That is only two in a long list of situations that have created chaos in an already chaotic situation.  Then of course there are the regular duties of paying bills, service on motor vehicles, and lawn mowing that my husband always handled.  My daughter commented that she knows she needs to come over and mow my lawn.  I told her instruction on use of the riding lawnmower would allow me to handle the task myself.  Seriously, I have driven boats, jet skis, motorcycle and moped, I should be able to handle a wild and crazy lawnmower!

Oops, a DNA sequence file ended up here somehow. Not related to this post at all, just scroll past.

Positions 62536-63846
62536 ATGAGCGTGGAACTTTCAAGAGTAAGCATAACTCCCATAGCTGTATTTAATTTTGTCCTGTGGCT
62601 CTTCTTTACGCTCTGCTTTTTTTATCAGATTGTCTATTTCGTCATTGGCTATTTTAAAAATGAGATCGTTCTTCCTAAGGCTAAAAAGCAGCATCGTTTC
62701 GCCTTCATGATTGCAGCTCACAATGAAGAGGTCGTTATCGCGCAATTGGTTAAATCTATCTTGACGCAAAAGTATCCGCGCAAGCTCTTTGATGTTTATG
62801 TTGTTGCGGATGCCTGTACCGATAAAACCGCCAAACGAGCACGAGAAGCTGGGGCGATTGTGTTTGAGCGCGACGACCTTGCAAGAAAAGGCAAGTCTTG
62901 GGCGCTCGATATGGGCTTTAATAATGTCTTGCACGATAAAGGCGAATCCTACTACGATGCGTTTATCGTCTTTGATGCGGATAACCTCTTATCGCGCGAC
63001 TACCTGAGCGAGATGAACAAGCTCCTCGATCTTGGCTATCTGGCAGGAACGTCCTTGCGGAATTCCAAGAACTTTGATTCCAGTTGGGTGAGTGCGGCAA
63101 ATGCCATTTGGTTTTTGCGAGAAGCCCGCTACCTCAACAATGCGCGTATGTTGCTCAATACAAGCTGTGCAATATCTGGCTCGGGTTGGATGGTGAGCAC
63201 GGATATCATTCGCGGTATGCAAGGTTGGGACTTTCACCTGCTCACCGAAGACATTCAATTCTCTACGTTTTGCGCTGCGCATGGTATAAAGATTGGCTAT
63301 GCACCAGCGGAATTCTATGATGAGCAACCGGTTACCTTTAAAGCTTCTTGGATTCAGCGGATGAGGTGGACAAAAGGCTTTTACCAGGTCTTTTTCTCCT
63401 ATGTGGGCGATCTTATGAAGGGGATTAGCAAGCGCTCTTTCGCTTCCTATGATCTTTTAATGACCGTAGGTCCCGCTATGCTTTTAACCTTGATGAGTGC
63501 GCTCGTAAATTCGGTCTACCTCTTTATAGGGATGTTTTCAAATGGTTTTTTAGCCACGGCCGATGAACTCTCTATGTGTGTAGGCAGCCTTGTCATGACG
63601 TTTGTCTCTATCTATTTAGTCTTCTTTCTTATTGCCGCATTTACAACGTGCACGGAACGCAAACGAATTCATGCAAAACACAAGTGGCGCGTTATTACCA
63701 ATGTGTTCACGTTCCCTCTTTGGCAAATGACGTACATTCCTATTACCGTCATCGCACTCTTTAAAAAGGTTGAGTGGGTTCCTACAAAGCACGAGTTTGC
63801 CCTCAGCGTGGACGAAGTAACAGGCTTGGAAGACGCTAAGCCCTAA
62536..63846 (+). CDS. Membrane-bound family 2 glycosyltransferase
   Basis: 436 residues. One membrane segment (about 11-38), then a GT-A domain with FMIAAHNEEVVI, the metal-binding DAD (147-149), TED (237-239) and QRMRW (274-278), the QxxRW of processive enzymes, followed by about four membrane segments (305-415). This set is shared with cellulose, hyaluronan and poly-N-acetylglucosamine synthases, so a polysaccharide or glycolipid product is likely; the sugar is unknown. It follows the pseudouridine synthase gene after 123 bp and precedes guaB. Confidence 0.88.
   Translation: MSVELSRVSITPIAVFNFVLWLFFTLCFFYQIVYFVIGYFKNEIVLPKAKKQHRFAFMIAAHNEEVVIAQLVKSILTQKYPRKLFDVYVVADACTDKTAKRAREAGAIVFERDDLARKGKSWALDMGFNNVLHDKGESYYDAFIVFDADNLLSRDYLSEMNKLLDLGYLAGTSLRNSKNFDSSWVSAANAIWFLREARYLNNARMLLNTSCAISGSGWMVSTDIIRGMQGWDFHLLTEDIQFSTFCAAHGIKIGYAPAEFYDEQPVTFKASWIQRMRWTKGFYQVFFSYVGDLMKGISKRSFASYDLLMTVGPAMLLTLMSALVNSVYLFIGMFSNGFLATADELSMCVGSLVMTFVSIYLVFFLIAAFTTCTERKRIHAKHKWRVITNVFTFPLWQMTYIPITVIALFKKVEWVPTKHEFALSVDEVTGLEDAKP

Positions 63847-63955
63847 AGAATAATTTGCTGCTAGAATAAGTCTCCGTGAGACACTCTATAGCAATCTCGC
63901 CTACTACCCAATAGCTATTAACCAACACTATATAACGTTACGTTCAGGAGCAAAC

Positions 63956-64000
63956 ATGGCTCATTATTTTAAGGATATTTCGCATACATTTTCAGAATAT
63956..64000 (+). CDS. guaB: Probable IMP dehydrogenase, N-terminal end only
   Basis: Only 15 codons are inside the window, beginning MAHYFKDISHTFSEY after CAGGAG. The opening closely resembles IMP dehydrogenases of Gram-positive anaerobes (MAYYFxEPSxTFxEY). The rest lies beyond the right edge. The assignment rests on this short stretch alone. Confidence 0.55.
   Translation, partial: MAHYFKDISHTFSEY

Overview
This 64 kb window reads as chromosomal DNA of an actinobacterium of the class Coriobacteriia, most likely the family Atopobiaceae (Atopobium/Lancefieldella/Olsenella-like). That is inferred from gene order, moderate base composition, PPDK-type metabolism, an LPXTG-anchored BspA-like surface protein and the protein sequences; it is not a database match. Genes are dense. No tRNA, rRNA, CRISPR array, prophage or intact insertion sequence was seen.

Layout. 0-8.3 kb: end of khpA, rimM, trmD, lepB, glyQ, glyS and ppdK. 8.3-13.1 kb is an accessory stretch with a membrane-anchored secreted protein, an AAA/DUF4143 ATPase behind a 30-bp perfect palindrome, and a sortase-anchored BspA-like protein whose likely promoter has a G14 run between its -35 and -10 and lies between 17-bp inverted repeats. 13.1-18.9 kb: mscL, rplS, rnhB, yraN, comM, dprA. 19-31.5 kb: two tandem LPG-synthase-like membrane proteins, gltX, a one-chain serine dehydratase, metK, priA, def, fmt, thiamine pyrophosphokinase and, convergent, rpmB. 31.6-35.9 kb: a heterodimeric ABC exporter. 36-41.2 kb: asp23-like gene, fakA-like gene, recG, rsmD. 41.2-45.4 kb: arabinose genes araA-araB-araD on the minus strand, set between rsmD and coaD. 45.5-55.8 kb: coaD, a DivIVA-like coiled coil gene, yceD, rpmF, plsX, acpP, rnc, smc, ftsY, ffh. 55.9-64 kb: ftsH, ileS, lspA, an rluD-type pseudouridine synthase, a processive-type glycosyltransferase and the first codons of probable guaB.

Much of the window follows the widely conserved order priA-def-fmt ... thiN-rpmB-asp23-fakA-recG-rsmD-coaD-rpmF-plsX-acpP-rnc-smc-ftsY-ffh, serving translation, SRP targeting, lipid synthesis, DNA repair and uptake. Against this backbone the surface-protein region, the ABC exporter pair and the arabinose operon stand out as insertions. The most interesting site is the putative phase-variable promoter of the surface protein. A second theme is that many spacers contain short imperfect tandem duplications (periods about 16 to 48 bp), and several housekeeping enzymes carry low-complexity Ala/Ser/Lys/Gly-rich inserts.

So, when I got to really thinking it about it I finally realized, the reason I am trying to juggle but falling behind is because I am handling everything that was previously handled by two, and I haven’t gotten the process down yet.  On a positive note, I am improving.  It is a process.

 

 

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Filed under Coping, death, decisions, exploration, habit, home, Life is a Melting Pot, marriage, reality